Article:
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MicroRNAs (miRNAs) are endogenous non-protein-coding RNA genes which exist in a wide variety of organisms, including animals, plants, virus and even unicellular organisms. Medaka (Oryzias latipes) is a useful model organism among vertebrate animals. However, no medaka miRNAs have been investigated systematically. It is beneficial to conduct a genome-wide miRNA discovery study using the next generation sequencing (NGS) technology, which has emerged as a powerful sequencing tool for high-throughput analysis.
In this study, we adopted ABI SOLiD platform to generate small RNA sequence reads from medaka tissues, followed by mapping these sequence reads back to medaka genome. The mapped genomic loci were considered as candidate miRNAs and further processed by a support vector machine (SVM) classifier. As result, we identified 599 novel medaka pre-miRNAs, many of which were found to encode more than one isomiRs. Besides, additional minor miRNAs (also called miRNA star) can be also detected with the improvement of sequencing depth. These quantifiable isomiRs and minor miRNAs enable us to further characterize medaka miRNA genes in many aspects. First of all, many medaka candidate pre-miRNAs position close to each other, forming many miRNA clusters, some of which are also conserved across other vertebrate animals. Secondly, during miRNA maturation, there is an arm selection preference of mature miRNAs within precursors. We observed the differences on arm selection preference between our candidate pre-miRNAs and their orthologous ones. We classified these differences into three categories based on the distribution of NGS reads. Finally, we also investigated the relationship between conservation status and expression level of miRNA genes. We concluded that the evolutionally conserved miRNAs were usually the most abundant ones.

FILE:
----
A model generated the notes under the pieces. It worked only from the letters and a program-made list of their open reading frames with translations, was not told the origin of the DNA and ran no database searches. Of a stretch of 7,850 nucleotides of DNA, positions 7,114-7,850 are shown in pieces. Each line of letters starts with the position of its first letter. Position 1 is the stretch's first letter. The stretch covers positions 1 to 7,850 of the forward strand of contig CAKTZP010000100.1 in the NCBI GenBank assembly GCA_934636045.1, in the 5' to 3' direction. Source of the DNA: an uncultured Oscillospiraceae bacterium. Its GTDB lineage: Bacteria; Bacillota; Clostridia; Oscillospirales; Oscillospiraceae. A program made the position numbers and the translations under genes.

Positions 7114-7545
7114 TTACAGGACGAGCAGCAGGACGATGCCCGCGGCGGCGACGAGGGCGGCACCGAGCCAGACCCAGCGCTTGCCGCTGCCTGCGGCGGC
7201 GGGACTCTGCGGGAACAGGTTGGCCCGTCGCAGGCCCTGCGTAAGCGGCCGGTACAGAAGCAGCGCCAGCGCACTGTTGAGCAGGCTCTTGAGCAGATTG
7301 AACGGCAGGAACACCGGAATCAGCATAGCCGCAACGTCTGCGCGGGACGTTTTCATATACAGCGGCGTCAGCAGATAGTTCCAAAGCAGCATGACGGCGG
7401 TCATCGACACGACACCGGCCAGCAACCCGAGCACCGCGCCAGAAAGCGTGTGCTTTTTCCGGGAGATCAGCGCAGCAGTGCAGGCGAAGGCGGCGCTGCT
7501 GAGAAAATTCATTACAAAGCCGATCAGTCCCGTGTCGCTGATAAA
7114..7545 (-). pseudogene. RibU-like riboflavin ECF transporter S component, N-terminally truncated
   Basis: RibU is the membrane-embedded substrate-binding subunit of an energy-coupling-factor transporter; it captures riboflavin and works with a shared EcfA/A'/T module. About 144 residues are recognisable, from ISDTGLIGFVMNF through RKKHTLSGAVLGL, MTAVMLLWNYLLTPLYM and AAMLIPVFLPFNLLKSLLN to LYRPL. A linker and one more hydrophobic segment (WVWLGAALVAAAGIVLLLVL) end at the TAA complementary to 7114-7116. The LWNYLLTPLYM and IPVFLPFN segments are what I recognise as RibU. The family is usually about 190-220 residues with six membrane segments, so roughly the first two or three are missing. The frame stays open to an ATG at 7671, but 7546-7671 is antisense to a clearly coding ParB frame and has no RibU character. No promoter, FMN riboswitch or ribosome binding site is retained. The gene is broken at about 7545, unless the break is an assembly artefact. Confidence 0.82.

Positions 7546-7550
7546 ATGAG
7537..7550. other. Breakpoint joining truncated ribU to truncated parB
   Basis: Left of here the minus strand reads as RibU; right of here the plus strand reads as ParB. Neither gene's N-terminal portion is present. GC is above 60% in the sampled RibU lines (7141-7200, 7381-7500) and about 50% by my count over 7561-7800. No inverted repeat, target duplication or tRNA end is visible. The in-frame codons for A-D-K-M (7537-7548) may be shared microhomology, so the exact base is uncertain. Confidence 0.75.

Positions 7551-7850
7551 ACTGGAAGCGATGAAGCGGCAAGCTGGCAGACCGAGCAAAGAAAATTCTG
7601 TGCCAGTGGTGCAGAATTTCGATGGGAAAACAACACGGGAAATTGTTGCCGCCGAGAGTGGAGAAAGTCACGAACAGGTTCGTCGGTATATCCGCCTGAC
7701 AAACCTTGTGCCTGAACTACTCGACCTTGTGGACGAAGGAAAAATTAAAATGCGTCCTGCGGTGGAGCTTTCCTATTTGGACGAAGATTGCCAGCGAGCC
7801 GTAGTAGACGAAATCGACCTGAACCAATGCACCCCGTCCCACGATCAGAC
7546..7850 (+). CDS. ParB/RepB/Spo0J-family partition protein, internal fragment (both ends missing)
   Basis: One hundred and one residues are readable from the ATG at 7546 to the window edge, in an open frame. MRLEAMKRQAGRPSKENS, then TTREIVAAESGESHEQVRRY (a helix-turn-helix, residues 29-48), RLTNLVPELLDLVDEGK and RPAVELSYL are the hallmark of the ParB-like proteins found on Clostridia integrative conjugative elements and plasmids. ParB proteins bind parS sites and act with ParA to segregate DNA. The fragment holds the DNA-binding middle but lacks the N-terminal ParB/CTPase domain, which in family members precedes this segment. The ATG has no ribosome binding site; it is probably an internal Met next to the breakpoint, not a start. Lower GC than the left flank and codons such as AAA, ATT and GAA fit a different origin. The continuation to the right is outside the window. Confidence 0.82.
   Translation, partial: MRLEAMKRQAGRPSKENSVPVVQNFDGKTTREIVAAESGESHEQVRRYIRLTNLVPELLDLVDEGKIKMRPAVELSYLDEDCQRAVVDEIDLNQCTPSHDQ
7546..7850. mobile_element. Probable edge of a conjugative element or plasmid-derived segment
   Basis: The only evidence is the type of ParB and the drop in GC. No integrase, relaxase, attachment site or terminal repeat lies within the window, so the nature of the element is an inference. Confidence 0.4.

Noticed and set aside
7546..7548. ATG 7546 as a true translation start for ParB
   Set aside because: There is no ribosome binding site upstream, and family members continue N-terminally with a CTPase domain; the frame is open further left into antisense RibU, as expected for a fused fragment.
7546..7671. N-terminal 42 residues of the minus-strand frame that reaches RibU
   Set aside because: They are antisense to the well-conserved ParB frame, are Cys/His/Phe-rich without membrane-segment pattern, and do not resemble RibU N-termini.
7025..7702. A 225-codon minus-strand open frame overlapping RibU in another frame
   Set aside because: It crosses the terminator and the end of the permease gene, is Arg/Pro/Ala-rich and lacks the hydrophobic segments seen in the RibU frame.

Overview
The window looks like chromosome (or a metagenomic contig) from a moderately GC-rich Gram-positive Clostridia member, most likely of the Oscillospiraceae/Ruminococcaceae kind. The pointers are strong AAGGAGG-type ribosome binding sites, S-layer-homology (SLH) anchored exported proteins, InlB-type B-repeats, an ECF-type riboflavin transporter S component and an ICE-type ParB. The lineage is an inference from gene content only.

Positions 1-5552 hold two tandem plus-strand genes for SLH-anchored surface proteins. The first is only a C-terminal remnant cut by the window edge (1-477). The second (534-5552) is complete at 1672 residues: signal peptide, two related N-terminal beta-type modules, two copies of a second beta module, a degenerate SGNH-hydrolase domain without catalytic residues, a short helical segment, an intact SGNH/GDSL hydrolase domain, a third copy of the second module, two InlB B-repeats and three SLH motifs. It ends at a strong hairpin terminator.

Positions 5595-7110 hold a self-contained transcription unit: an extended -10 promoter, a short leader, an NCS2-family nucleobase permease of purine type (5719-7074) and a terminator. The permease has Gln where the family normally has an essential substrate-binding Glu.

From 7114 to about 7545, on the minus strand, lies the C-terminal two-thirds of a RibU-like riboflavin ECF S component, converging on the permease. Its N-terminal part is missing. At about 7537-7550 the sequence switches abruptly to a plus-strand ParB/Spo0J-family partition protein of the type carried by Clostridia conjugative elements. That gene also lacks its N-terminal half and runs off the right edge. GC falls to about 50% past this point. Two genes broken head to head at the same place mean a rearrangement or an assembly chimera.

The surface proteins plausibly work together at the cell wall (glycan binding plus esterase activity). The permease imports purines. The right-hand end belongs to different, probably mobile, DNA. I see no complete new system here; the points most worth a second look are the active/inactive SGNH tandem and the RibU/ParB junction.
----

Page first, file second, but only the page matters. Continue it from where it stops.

Medaka is a widely used model animal and usually involved in many biomedical studies, including the ones on development biology. Identifying and characterizing medaka miRNA genes would benefit the studies using medaka as a model organism.
MicroRNAs (miRNAs) are endogenous non-protein-coding RNAs with ~22 nucleotides in length. They exerts down-regulation ability, either by translation inhibition or by degradation mRNA, on target genes through complementary binding to their 3'-UTR regions . More and more studies have discovered the critical modulation functions of miRNAs in many physiological activities. miRNA genes were also found to exist in a wide variety of organisms, including animals, plants, virus and even unicellular organisms [1,2], which suggests the evolutionary conservation of miRNA genes and miRNA regulation mechanisms . Therefore, a few reports have investigated cross metazoan or bilaterian conservation of miRNAs and discovered unique miRNA evolution conservatios [4-9] .